Carlton Benton, a 25-year-old Toledo man, died at Mercy St. Vincent Medical Center in June after he was strangled by a deputy’s sleeper hold while at the Lucas County jail.

Beisser determined Benton died of a seizure disorder associated with the use of an antidepressant drug.

In a subsequent federal investigation, however, four witnesses came forward and testified they saw a jail guard put a choke hold on Benton and then saw Benton’s body go limp. Their statements weren’t included in the official reports provided by the sheriff’s office for Beisser back in 2004.

Beisser said her previous ruling was “nebulous” without that information.

That subsequent investigation determined the Lucas County sheriff and corrections officers gave false information about what happened to Benton.

In 2010 — six years after she ruled Benton died of natural causes — Beisser was forced to correct the death certificate to read “homicide.” 

Click here to read Beisser's deposition

Click here to read Baden's deposition



Corruption, corruption, corruption.


He said, she said. It is interesting that this guy is ALWAYS right. At least in his mind. She made her medical opinion.


She should have never done the autopsy since she works for the county where the death occurred.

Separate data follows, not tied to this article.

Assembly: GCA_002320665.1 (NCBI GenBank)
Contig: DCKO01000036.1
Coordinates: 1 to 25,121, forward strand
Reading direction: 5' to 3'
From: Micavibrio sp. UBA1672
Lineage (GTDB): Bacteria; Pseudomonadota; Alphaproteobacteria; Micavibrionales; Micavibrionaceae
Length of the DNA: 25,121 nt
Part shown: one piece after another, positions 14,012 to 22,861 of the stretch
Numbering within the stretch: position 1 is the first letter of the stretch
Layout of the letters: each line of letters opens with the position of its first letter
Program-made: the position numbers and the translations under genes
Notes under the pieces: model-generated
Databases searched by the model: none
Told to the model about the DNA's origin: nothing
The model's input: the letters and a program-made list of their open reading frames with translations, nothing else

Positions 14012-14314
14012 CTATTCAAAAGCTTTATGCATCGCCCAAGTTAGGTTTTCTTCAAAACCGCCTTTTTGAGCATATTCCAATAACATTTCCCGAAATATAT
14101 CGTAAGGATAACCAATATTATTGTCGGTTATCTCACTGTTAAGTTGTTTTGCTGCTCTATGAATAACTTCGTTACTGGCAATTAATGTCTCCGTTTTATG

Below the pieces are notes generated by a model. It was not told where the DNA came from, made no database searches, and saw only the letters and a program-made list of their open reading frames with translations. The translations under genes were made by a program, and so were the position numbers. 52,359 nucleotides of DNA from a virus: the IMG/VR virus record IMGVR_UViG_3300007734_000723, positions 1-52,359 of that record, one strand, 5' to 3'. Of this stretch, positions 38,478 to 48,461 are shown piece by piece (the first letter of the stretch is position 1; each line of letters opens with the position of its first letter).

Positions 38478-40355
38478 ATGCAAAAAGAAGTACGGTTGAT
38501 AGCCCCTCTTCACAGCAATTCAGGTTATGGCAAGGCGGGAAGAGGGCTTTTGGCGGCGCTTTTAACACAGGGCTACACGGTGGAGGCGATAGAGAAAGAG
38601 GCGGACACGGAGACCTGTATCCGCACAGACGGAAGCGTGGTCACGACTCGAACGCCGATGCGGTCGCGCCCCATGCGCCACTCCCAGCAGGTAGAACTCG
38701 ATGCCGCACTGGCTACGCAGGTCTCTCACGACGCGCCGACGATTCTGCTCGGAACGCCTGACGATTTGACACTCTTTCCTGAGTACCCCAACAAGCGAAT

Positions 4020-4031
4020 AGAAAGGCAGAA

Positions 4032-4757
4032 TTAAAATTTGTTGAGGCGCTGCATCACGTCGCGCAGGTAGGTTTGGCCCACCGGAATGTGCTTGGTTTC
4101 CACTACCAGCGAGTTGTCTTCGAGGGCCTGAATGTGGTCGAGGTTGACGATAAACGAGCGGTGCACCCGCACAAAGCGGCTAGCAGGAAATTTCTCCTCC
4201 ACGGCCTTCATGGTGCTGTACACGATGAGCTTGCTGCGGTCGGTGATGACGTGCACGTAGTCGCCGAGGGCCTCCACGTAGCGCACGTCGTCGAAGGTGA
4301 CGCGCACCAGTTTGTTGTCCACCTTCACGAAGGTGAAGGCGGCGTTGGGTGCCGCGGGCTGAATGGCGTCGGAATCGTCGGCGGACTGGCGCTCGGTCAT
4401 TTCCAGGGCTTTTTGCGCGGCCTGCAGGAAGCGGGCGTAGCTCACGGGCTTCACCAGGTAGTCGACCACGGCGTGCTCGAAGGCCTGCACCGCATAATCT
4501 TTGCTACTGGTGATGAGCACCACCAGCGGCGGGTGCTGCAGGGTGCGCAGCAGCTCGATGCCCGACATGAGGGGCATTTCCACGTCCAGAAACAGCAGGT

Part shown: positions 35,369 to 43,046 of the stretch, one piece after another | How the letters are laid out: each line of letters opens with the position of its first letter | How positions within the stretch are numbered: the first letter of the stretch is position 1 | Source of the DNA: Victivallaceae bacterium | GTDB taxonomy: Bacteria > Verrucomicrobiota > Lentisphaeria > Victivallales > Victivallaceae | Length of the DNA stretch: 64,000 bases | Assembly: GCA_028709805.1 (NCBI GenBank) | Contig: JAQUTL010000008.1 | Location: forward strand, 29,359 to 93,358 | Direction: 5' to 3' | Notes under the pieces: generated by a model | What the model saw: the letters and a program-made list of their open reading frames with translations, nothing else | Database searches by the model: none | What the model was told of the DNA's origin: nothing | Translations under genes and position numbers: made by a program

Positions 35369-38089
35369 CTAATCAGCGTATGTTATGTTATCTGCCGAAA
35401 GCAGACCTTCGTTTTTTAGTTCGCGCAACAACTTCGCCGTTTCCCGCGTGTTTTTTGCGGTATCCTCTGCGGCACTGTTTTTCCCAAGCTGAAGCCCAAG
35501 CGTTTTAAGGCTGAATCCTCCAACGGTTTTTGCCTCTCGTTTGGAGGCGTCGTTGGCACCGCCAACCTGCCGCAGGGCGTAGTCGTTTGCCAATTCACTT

She is LUCAS county...he was arrested in Fremont that is SANDUSKY COUNTY. Re-read the first couple of paragraphs.


You're right. I misread that!

Random Thoughts

In the interests of fairness and accuracy, Dr. Baden's opinion is not as clear cut as has been reported in this article and previous articles. The following is a direct quote from the U.S. District Court decision, which also contains a very detailed analysis of the evidence presented in the civil case (I strongly recommend that the Register post this decision which can be obtained from the District Court):
According to Senior U.S. District Judge James Carr, "Dr. Michael M. Baden, plaintiff’s expert, reviewed the medical evidence and first testified that Burdine died from compression around his neck; he later sought to revise that opinion to say that compression of either Burdine’s neck or back could have resulted in the fatal injury."

Random Thoughts

In addition to the District Court decision, I recommend that the Register post the U.S. 6th Circuit Court of Appeals decision which, in addition to providing another good summary of the evidence, specifically states, "Dr. Baden’s explanation for Burdine’s death fails to comport with the evidence in the record."

Seen it All

"Dr. Baden’s explanation for Burdine’s death fails to comport with the evidence in the record." Well OF COURSE IT DOES!! The "evidence in the record" was put there by the cops under question, and the so called Doctor who doesn't do her job thoroughly, but relies HEAVILY on the reports from said officers. Again, the ones being questioned in the death of this man.

Matt Westerhold

Thanks Random Thoughts and Seen it All. It does seem obvious Baden's information would "fail to comport," and the question of whether there ever was any criminal investigation or evidence generated from that prior to the AG's involvement remains unresolved.